After months of brainstorming and painting, youths were finally able to explain to the community what each of their images meant. Spanning the entire front wall, the overall theme of the mural is What Community Means to Me.
“My piece is an eye with different phrases inside of it, which symbolized the different things I see in my community that make me want to cry,” explained Stephanie Collie, a 15-year-old freshman at Miami Jackson and a YAC member.
Javaris Benson, an 18-year-old senior from Miami Northwestern who is also a member of the council, drew hearts with ropes, pathways and different messages in them. “My piece means to believe in yourself when nobody else does and to be self-motivated,” Benson explained.
The youth were guided through the mural process by Kyle Holbrook, executive director of the MLK Mural Project, which does murals throughout the country. Holbrook said he was extremely proud of the group.
“This is a great group. They did really well and I enjoyed working with them. They are so talented,” Holbrook said.
The mural also included images such as a rose growing from concrete; a half-and-half man; portraits of youth and families; mother earth; wisdom pathways; TACOLCY’s history; and a memorial portrait of Miquelle Whisby, an 18-year-old classmate who was shot and killed last year.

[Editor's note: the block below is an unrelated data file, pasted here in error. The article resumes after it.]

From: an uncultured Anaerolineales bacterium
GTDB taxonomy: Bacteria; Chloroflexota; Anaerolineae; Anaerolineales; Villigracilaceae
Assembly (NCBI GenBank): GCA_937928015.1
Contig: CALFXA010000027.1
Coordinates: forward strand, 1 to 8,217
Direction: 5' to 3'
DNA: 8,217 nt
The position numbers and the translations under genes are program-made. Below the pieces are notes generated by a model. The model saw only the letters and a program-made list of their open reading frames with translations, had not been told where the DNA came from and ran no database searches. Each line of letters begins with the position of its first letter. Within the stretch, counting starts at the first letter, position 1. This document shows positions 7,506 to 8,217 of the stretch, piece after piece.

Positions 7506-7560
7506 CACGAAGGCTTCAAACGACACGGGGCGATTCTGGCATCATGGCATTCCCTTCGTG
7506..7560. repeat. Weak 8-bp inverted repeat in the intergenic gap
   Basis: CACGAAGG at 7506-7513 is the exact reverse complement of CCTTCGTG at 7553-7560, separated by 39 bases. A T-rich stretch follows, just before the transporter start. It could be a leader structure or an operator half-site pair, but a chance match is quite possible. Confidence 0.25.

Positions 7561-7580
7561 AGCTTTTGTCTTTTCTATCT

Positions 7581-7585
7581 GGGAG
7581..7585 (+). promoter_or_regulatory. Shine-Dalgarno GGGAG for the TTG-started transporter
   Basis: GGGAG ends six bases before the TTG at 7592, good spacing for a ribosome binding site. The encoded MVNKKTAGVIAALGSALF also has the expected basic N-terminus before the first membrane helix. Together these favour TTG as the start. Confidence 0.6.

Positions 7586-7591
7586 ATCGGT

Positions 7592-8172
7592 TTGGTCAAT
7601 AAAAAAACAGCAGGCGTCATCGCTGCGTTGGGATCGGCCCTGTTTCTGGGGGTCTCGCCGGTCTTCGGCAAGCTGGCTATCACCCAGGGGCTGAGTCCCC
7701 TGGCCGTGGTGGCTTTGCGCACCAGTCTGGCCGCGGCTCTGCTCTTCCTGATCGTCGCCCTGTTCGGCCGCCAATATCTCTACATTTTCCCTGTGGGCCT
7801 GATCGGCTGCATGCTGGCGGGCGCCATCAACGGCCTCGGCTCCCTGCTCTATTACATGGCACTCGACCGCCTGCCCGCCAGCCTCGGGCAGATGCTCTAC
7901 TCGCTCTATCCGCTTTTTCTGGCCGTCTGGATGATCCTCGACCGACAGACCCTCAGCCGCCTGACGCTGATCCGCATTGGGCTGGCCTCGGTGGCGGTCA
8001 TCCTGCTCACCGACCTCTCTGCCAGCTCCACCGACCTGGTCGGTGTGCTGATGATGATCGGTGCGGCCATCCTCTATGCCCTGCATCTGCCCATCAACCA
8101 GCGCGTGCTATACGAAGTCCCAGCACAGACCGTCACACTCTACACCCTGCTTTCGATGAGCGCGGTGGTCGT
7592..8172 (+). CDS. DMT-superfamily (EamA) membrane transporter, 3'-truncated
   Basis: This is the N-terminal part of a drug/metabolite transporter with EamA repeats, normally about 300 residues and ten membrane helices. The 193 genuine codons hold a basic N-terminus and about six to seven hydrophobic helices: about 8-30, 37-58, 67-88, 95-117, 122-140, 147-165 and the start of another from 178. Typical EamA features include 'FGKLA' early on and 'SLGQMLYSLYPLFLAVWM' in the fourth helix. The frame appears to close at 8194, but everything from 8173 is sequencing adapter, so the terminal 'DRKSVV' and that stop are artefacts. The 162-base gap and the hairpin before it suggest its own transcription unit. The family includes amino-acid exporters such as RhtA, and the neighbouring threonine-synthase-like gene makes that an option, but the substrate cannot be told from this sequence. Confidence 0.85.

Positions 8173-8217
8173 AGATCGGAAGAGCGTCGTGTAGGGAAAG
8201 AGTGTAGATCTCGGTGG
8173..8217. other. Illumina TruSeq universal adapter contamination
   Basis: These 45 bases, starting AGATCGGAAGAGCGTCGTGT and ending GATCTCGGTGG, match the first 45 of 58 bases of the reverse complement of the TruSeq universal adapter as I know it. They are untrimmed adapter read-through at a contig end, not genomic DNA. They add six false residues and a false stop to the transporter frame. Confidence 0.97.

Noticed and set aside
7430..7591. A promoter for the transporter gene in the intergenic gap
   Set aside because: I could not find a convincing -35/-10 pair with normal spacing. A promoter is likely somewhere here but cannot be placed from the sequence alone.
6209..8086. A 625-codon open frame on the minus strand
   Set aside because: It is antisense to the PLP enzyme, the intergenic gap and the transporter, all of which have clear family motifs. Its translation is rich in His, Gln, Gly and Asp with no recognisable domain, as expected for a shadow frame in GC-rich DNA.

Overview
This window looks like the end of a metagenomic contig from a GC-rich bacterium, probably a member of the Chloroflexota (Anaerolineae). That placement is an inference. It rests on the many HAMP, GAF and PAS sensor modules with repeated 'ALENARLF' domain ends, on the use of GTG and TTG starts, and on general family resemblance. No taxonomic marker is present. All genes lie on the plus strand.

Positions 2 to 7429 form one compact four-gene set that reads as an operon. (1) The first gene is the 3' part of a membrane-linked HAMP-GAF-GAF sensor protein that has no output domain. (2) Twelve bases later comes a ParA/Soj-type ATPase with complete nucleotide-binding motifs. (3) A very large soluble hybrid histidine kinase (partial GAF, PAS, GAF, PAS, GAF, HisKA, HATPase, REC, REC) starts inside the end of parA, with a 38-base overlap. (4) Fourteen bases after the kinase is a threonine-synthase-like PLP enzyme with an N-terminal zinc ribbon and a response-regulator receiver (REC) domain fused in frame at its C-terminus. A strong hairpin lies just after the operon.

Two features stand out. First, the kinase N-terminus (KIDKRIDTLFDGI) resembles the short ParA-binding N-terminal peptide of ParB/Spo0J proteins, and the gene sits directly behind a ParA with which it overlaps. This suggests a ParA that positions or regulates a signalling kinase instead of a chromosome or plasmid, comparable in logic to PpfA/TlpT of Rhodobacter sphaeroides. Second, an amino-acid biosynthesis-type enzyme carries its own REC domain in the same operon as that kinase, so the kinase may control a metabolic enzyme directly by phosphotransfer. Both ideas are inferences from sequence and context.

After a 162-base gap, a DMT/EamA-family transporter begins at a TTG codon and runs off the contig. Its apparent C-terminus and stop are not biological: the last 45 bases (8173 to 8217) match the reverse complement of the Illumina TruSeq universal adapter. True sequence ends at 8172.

Whisby’s mother, Loretta Crews, was present at the unveiling along with other family members. “I am so thankful to TACOLCY for doing this for my son. It looks just like him. He is gone, but he is with us forever,” Crews said.
This unveiling marked the end of the Youth Café Week, during which the YAC was re-introduced to the community. It was the second in a series of events that will be hosted by the council at TACOLCY. Upcoming projects include a monthly Let ’em Know Café Evening, a College Readiness Fair and a Students’ Rights Workshop.
For information on the YAC contact Isheka Harrison at 305-751-1295, ext. 139 or email email@example.com
Photo: COURTESY OF TACOLCY
LEADERSHIP: Members of the Youth Advisory Council from TACOLCY look on as spoken word artist Calvin Early performs a piece during their mural unveiling.